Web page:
According to Mrs. Deanna Engler, a biology teacher here at DAA, phones should not be banned. She believes that they can be both very useful and distracting. Mrs. Engler has rules to prevent distractions with phones; her students can use their phones with her permission, and she does not think that banning them is the right decision.
Phones are not only distractions, they’re used for communication, for entertainment, news, music, and much more. Without their phones in school, how is a student supposed to contact their parents in the event of an emergency? Sure they can use a school phone, but how efficient would that be? To have a long line of students waiting to talk to their parents when they could’ve easily sent a message in a matter of seconds.
Let’s create a scenario. There’s a fire at the school, and although no students were harmed, the fire caused the school to send their students home early. The students would then need to communicate with their parents for a convenient pickup time, there’s the possibility of a parent not being available to pick their child up, then other transportation would have to be arranged. Without some sort of mobile device, the chaos that would occur as students and parents try to contact each other is not only a safety hazard, but it is also easily avoidable.
The argument that phones in school are a distraction, again, is very valid, but banning them does not solve the problem. Even if a ban on phones were successful and the school administration manages to be completely certain no one has their phone with them, there are always other distractions.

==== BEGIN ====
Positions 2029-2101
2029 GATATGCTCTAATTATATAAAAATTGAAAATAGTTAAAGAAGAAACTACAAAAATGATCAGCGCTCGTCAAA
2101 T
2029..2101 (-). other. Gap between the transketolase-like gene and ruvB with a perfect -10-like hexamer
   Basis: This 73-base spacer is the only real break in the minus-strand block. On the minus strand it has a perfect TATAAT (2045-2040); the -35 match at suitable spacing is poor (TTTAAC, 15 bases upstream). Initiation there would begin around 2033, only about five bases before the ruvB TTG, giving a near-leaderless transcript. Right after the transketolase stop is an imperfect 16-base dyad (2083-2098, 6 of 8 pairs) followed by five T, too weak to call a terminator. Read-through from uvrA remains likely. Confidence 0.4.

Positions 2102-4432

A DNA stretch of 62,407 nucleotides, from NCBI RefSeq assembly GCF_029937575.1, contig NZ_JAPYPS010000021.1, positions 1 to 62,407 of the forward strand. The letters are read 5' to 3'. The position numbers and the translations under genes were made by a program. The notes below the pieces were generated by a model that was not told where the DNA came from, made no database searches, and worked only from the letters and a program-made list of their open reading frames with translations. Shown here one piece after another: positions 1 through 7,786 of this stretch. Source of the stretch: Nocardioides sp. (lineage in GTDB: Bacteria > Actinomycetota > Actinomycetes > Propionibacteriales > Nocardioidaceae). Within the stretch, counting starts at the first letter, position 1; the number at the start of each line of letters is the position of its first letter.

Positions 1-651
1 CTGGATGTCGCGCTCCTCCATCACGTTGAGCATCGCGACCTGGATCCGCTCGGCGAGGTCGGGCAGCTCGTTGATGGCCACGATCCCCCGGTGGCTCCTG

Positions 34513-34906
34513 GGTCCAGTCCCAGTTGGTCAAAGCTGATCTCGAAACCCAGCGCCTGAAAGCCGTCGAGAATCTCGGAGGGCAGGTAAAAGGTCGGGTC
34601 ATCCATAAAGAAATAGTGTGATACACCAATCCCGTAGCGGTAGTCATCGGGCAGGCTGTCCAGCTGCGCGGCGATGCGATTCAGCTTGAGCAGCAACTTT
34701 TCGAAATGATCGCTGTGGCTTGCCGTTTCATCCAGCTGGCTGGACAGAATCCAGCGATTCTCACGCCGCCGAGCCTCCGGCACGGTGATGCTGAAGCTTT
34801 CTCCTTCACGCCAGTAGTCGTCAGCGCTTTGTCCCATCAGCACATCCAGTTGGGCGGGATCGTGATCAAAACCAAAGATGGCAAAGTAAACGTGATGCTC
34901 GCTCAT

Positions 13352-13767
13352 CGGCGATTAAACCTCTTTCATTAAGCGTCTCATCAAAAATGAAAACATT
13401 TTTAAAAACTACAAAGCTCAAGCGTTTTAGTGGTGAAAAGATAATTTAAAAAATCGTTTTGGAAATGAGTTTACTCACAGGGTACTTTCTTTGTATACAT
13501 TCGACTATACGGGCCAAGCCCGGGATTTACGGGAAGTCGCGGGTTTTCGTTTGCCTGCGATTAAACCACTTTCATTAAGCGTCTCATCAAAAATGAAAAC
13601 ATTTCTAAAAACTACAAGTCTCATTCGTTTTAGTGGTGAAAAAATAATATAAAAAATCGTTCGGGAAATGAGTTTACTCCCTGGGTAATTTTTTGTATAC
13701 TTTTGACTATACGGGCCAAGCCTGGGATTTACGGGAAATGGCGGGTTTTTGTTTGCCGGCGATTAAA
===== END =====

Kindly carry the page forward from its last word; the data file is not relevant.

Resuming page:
Banning the phones will only make people want to have it on them more than before. Take fidget spinners for example. A couple years ago, fidget spinners were a tool used by some students to help them focus, however, the school deemed them a distraction and banned them. At the time, if you looked closely, you could still see students who sat at the back of the room with a fidget spinner showing it off to their friends. This makes them more of a distraction because there is a risk element in it, which makes it seem ‘cool’. Not to mention the student who actually used the fidget spinners for their purpose, are now having more trouble focusing.
Not all students use their phones during class. Many use them only when they have permission from the teacher, and only with things that can further help with their work, such as listening to music. Many people find it easier to focus when there is music playing, and taking a student’s phone away takes the music away as well. Some may argue that the student can use their computer, but a phone is less of a distraction than the computer when it comes to playing music. If the activity is online, it is better to have separated the music source from the working item, because the temptation to stop working and go off task is more when it is on the computer, because it makes it easier to hide, and it’s more difficult to manage. Also, if the task is not online, using a computer only for music takes up more desk space and is more of a distraction.
Overall, banning phones from school is more trouble than it’s worth, seeing as; they’re useful, they can help with safety matters, and banning them will only make them more popular in classes amongst students.